As the carbon dioxide in the atmosphere today reaches 380 parts per million (ppm), while the last few million years saw fluctuations between about 180 and 280 ppm, it is no surprise that the sea water is more acidic than during this recent period in Earth's history.
As always, it is not just the scale of change that is important, but its speed.
A new study attempted to measure the current rate of change, against what happened in pre-industrial times, but was dependent on computer models to provide historical estimates.
Despite this caveat, the survey numbers are surprising, suggesting that the current rate of acidification is two orders of magnitude larger than what happened at the end of the last Ice Age.
Do marine animals, plants and ecosystems can live with that? As the oceans will in the future? Is it still will be able to deliver the food we need?
Some laboratory experiments suggest problems. For example, last week, a team of Australian researchers found that increased levels of CO2 in seawater affect the brain chemistry of fish alter their behavior.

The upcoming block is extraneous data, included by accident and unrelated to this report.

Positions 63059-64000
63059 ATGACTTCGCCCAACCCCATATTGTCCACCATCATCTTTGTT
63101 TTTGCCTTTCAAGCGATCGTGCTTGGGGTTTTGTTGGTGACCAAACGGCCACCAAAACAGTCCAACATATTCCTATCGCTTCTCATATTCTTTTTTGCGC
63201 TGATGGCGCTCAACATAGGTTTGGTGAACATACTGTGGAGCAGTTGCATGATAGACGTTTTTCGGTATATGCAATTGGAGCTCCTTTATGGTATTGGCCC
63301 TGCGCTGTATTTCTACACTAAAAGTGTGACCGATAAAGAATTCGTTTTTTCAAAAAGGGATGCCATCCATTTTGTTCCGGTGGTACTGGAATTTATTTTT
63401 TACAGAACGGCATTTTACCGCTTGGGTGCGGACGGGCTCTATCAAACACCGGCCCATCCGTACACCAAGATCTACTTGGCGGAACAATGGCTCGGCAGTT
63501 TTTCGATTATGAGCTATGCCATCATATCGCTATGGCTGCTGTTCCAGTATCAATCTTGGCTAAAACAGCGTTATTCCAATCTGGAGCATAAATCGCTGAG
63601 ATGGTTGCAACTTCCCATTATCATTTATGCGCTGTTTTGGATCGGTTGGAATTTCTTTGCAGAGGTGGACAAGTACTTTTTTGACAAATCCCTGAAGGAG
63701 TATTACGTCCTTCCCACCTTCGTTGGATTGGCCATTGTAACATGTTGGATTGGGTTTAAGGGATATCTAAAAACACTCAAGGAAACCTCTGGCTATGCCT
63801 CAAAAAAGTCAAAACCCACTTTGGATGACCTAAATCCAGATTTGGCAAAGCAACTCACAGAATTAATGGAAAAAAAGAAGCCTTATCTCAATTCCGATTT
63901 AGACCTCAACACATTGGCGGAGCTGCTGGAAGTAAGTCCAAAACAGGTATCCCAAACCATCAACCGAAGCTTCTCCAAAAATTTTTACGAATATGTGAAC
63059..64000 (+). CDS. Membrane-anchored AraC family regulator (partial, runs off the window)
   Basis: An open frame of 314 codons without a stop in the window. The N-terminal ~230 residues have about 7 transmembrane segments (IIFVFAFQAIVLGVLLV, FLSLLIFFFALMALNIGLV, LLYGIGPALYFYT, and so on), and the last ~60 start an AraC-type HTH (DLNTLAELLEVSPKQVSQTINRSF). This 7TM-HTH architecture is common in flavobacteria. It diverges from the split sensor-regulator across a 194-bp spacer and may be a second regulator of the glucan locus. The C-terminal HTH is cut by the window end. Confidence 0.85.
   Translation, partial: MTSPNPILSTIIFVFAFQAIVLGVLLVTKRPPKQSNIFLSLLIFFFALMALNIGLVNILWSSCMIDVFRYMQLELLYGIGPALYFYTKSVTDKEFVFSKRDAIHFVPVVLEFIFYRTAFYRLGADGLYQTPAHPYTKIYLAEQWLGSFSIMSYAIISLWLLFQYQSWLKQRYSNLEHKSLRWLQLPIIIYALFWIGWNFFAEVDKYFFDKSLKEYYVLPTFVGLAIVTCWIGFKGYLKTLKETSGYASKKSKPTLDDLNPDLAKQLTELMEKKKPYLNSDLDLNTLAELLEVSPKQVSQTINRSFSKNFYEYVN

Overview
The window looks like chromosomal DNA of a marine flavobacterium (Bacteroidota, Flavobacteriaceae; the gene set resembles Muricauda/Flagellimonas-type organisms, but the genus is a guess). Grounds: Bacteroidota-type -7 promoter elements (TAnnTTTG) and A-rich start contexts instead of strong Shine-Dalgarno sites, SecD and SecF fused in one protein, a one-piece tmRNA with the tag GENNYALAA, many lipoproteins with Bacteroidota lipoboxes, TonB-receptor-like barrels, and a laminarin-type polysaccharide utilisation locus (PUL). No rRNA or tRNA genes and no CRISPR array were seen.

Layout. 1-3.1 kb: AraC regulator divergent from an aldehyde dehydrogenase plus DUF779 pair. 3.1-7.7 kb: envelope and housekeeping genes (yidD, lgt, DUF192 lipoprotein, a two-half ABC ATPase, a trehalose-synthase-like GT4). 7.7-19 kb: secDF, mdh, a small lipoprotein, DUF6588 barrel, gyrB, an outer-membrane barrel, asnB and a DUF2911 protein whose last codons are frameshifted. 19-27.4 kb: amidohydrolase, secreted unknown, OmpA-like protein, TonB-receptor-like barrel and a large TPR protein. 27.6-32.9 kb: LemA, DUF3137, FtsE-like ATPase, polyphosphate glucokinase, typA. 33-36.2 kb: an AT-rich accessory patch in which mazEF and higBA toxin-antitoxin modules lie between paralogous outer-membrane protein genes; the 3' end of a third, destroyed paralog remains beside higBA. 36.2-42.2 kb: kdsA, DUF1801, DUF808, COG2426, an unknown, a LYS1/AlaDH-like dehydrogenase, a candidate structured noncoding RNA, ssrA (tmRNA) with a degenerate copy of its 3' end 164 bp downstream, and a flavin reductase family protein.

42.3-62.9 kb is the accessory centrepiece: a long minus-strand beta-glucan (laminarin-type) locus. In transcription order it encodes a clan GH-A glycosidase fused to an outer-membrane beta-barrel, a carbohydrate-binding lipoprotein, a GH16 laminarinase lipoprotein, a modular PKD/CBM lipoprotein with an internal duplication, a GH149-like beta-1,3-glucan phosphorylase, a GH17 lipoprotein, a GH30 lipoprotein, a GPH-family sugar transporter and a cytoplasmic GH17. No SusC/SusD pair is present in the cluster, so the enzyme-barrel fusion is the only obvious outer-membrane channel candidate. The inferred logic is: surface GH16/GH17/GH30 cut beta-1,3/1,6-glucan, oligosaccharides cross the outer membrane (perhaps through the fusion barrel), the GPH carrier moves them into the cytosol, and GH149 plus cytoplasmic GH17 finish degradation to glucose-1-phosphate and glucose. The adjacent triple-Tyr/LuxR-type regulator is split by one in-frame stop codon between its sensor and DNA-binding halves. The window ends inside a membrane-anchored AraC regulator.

Some people may say that what is happening is not an increase in acidity, but a drop in alkalinity, so you can not call this acidification.
In a way, that is correct. With a pH of 8.1 and falling, sea water is alkaline to neutral path.
But this is irrelevant. Organisms and ecosystems adapt to any acidity or alkalinity are, but need time to do it, and in some cases, for example, for animals that need to form shells, such adaptation may be impossible.
Anyway, there is a wealth of evidence that ocean acidification is a concern - perhaps even more than the climatic effects of CO2 emissions.
Some climate conventions already mentioned the problems of acidification. The Rio +20 (United Nations Conference on Sustainable Development) offers a way of putting it on the tables of presidents and prime ministers, and a movement is being actively pursued.
The International Oceanographic Commission of UNESCO is a UN bodies dedicated to talking about the acidification in the Rio agenda
As with climate impacts, there is an agenda concerned with dealing with the impacts of acidification, as well as an agenda concerned with the reduction of the trend itself.
Some years ago, for example, scientists have shown that keeping the fish population in a balanced and healthy reef offers protection against impacts of temperature and acidity.